He continues by reviewing all the points raised by the giants of chronology, and there are several. It is rare when any two agree. They seldom trust Watson’s dates for the case, and base their findings on obscure clues provided in the narrative of Watson. It could be the weather, or a reference to an historical event, etc.

    40 years ago January 2017, a little scion society was formed in Southern Illinois. We decided at the first meeting to scrutinize and study one of the narratives each month. Someone would volunteer to lead the discussion. We never believed it would last 40 years. We have followed the chronology of William S. Baring-Gould because he introduced two novice Sherlockians to the idea that there were Sherlockian societies. Thus, we have added over 500 entries to what Bigelow refers to as “The Writings upon the Writings.” But I digress . . .

    We did not know at the time that several scholars would attack Baring-Gould’s chronology, and his annotations, etc. This is a ready vehicle for “Ssherlockian experts.” The fun part is, sometimes your vilified hero, Baring-Gould in this case, finds support from one noted scholar or another, Such is the case with S. Tupper Bigelow who discover

        I have reread the comments of chronologists Baring-Gould, Bell, Blakeney, Brend, Christ, Smith and Zeisler, all Sherlockian scholars of the highest rank, as to the year of Silver Blaze, and indeed the day and month of the events related in that excellent story, and I am convinced that of them all, Baring-Gould makes out the best case, stating that the events of the story ran from Thursday, September 25 to Tuesday, September 30, 1890[my italics].

This does not mean that Judge Bigelow confirms all of Baring-Gould’s chronology, but it is a start.

    He continues by giving examples of how these same critics condemned Watson for his careless documentation of the exact date for each narrative. In my early sojourns into scholarship I sidestepped the issue of chronology, because I did not believe chronology was important. However, I learned that placing these narratives in the proper order could reveal a chain of clues leading to important revelations about Sherlock Holmes. And then Bigelow won my undying devotion when he said “In any event, Baring-Gould has satisfied me, with his almost diabolically ingenious reasoning, that he is the chronologist whose theories we must accept as fact. Therefore, the race was run in 1890.” Observe his usage of the plural noun “theories.” Does he mean all of Baring-Gould’s chronologies are correct? Probably not, since even Baring-Gould changed his mind from time to time. In short, whenever one studies Sherlock Holmes there are few definitive answers. And there dear reader is the fun of the “grand game.”

    I greatly admire Judge Bigelow for his exceptional views on Canonical legal problems. However, I personally enjoyed his comments on an icon who is responsible for introducing countless thousands to the world of Sherlock Holmes and scion societies.

        In any event, Baring-Gould has satisfied me, with his almost diabolically ingenious reasoning, that he is the chronologist whose theories we must accept as fact. Therefore, the race was run in 1890. Baring-Gould’s chronology? Possibly not. Baring-Gould had written many chronologies by the time The Annotated Sherlock Holmes was published in 1967, a few months after he passed beyond the Reichenbach.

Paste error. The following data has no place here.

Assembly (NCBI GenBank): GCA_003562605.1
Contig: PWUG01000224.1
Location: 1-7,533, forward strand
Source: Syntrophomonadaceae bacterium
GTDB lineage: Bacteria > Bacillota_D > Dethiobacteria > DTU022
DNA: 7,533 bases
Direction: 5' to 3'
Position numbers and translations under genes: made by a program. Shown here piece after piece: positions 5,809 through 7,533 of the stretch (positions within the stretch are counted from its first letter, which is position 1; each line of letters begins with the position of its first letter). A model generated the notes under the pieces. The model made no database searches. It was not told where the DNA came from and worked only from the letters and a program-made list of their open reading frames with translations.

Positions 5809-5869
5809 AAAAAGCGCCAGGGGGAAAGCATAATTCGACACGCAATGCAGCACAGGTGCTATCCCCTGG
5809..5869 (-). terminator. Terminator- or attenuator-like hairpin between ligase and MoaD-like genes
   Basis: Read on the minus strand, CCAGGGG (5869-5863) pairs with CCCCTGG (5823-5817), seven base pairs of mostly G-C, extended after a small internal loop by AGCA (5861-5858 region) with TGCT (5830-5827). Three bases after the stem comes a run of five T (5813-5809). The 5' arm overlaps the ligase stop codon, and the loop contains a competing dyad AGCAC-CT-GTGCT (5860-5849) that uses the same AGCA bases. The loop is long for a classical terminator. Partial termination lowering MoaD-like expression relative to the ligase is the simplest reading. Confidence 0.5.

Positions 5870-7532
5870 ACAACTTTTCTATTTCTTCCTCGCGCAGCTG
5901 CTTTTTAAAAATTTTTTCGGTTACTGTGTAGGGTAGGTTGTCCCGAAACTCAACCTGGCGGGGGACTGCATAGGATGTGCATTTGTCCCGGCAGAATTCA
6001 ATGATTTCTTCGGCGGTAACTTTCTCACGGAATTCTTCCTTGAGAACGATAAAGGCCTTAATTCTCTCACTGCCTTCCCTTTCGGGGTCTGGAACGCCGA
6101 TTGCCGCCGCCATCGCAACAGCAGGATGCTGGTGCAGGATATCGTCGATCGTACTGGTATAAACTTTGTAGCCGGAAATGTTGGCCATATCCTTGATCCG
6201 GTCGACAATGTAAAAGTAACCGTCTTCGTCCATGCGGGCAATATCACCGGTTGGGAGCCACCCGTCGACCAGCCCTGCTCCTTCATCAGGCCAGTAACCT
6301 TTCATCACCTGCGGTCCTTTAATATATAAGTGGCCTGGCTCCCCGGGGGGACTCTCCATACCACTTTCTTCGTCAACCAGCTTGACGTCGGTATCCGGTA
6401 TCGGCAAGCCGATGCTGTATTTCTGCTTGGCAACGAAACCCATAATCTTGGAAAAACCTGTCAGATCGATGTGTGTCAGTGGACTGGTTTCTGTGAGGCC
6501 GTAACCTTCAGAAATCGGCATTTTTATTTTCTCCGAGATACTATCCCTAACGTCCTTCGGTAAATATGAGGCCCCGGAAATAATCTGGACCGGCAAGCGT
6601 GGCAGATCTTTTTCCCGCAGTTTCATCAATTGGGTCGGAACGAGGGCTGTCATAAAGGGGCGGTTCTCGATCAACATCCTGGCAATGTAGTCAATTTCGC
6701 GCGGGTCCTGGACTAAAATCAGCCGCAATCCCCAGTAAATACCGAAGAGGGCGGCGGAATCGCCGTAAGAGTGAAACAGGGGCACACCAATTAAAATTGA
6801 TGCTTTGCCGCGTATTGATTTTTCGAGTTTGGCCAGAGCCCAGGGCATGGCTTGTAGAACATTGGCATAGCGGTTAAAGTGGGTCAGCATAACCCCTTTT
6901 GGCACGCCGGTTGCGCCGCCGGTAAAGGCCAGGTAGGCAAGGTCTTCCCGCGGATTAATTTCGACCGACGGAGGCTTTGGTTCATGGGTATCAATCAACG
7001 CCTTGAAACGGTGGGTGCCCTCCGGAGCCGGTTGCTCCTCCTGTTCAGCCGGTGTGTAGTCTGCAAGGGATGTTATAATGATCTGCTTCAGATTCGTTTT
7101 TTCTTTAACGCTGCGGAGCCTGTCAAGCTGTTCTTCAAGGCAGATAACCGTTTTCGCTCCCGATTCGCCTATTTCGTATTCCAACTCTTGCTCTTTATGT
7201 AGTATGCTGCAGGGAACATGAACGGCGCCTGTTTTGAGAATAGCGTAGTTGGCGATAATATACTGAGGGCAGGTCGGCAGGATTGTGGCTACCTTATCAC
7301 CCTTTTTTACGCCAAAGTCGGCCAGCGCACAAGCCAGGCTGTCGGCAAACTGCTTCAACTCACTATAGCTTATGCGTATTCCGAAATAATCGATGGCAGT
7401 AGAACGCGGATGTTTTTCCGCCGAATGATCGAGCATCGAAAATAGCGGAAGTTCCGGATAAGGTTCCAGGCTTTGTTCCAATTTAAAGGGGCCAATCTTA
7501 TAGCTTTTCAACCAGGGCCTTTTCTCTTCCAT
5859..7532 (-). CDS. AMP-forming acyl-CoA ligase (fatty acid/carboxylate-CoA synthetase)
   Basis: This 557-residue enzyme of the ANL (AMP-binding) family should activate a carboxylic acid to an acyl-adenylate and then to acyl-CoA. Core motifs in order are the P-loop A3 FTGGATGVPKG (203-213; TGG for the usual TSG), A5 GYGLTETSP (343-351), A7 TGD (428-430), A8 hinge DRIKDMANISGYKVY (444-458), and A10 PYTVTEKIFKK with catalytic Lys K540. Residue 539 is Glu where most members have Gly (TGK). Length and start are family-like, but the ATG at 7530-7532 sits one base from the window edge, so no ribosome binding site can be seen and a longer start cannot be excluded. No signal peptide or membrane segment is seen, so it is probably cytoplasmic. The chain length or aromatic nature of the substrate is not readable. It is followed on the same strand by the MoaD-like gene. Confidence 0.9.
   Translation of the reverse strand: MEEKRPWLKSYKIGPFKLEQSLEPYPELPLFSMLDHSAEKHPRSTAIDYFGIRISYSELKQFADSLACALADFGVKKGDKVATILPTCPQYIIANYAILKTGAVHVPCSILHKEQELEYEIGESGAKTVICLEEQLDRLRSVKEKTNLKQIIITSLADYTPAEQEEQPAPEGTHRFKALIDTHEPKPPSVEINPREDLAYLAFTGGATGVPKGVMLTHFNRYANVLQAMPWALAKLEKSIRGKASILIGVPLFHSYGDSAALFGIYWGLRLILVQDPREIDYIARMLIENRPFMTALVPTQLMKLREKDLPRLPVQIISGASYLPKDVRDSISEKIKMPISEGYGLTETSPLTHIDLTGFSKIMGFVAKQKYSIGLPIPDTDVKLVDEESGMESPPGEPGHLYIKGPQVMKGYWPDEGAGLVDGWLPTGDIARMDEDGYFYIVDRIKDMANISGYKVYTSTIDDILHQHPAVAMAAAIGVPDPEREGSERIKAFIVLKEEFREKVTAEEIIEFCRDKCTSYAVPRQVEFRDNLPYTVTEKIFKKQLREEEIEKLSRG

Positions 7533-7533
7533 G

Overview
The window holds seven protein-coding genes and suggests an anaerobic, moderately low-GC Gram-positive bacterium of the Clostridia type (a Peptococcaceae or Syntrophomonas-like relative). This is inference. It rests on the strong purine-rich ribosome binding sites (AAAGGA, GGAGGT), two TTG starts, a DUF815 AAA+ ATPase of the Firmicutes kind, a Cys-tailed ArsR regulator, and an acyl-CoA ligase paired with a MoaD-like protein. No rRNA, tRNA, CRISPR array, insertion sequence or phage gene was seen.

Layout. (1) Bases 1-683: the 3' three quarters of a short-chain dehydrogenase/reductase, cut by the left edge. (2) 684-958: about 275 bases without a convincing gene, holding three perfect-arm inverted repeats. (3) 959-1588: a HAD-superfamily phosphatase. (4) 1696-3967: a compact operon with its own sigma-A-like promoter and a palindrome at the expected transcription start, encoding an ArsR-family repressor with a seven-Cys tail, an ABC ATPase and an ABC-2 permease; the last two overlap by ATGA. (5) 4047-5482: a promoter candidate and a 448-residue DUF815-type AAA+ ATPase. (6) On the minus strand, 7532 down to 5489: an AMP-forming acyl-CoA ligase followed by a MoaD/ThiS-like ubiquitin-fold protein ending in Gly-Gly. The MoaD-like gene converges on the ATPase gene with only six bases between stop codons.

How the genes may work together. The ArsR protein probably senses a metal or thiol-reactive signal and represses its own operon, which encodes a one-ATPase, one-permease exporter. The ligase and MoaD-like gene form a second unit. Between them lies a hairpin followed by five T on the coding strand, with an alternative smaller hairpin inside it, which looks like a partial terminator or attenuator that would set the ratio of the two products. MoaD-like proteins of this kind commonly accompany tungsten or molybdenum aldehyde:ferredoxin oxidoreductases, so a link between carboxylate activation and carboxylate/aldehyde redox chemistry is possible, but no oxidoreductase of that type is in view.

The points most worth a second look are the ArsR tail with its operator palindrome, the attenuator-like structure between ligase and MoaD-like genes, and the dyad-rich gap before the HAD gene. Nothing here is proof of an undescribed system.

In case you have only read and did not observe, we are able to know about Judge Bigelow’s thoughts because It was recorder and published in a readily available periodical [The Baker Street Journal, 15, No. 2 (June 1965), 79-82]. It can also be found in Baker Street Briefs from the Silicone Dispatch Box online. An inter=library search can assist you in acquiring a copy to read. All one need do is possess a valid library card and ask the librarian. Good hunting.

A New DIrection: They Believe in SHerlock Holmes

    They Believe in Sherlock Holmes:  A Study in the Writings About the Writings

Edgar Smith, the creator and first editor of The Baker Street Journal was well aware of the importance of keeping green the memory of Sherlock Holmes. He once wrote “While yet the memory of Sherlock Holmes is green—and that will be as long as the spirit of adventurous emprise is still astir in human hearts—there will be those who will be moved to write in loving tribute to the master and his works.” With all his heart, Edgar Smith believed in Sherlock Holmes. The key observation to be made here is the emphasis on “those who will be moved to write in loving tribute to the master and his works.” There are only 60 narratives about the original detective and his biographer Watson. However, there are, at this writing, 22 De51 articles about these original adventures. A list of these articles can be found in Ronald BurtWaal’s Universal Bibliography of Sherlock Holmes, which is available on the University of Minnesota website under special collections/Sherlock Holmes.

I mention these facts because the new shift is away from the original writings and toward the pastiches, the television interpretation of the original Holmes and Watson, the games, etc. Will these adaptations inspire the same devotion as did the original 60 adventures? Will someone save the discussions detected on social media? Will any of these discussions be preserved from the other forms of social media today and into the future? And what of those countless unanswered  questions about the loss of data due to websites removed from, or crashed hard drives? Perhaps the modern Sherlockian is no longer concerned with the past—living life’s special moments only in the present. The plan for this blog. is to examine each month, these original writings in an effort to display the wonderful world of Sherlock Holmes.